Wow,.. nice! +10
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sbarc  



Joined: 01 Feb 2010
Posts: 545
Location: West Coast of Canada

PostPosted: Wed Jun 26, 2013 2:17 pm    Post subject: Reply with quote

A very effective and inexpenisve repair job.

The other option is to send your dash to www.justdashes.comand get them to do it....but I think that costs about $1000 to restoore a dash.
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ThomasJoseph315  
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PostPosted: Thu Feb 27, 2014 9:44 pm    Post subject: Reply with quote

^ Just dashes is like 20 mins from me
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txjake  



Joined: 17 Feb 2007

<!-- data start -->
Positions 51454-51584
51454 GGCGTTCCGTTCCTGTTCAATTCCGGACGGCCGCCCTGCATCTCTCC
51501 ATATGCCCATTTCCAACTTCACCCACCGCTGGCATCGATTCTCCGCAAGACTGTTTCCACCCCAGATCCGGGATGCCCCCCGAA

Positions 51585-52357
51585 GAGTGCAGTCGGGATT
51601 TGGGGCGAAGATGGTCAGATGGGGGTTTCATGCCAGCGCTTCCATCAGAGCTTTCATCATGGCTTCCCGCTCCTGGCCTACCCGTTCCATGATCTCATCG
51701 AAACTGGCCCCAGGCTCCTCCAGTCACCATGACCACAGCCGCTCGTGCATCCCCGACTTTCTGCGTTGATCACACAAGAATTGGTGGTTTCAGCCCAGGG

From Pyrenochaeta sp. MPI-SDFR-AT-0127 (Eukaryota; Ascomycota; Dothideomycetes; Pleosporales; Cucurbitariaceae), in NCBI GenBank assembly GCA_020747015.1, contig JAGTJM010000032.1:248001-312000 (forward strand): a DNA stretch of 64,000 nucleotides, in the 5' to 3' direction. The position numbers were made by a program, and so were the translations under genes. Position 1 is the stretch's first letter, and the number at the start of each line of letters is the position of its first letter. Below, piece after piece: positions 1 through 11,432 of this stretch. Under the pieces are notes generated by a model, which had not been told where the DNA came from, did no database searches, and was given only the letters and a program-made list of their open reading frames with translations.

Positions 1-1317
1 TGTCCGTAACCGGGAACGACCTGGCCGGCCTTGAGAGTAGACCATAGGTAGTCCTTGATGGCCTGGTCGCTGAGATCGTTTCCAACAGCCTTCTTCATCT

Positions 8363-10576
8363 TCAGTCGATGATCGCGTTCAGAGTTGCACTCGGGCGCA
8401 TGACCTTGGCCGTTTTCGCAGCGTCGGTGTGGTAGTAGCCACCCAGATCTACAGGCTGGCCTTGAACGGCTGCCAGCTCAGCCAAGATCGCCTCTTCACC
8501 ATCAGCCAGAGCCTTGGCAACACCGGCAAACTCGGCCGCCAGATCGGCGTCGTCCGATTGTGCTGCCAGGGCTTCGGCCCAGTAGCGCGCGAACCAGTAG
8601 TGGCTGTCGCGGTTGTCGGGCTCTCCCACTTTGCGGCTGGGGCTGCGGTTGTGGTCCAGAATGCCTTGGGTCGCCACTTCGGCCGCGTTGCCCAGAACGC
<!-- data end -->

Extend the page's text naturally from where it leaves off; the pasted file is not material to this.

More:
Posts: 395
Location: Oklahoma City OK

PostPosted: Fri Feb 28, 2014 2:01 am    Post subject: Reply with quote

nice. I might try that method next winter on mine...
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MikeJinCO  



Joined: 08 Jun 2010
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PostPosted: Tue Oct 07, 2014 4:58 am    Post subject: Reply with quote

Well, x years later some of the cracks have opened up again. The places I put the fibeerglass on are fine, but 2 or the front ones have opened up again.
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edredas  



Joined: 09 Dec 2004
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Location: Charlotte, NC

PostPosted: Tue Oct 07, 2014 6:37 am    Post subject: Reply with quote

MikeJinCO wrote:
Well, x years later some of the cracks have opened up again. The places I put the fibeerglass on are fine, but 2 or the front ones have opened up again.


Sorry to hear that. The same has happened to the two dashes that I fiberglassed as well. I've been thinking about making a kick-starter to fund making us some solid fiberglass dashes that will never crack.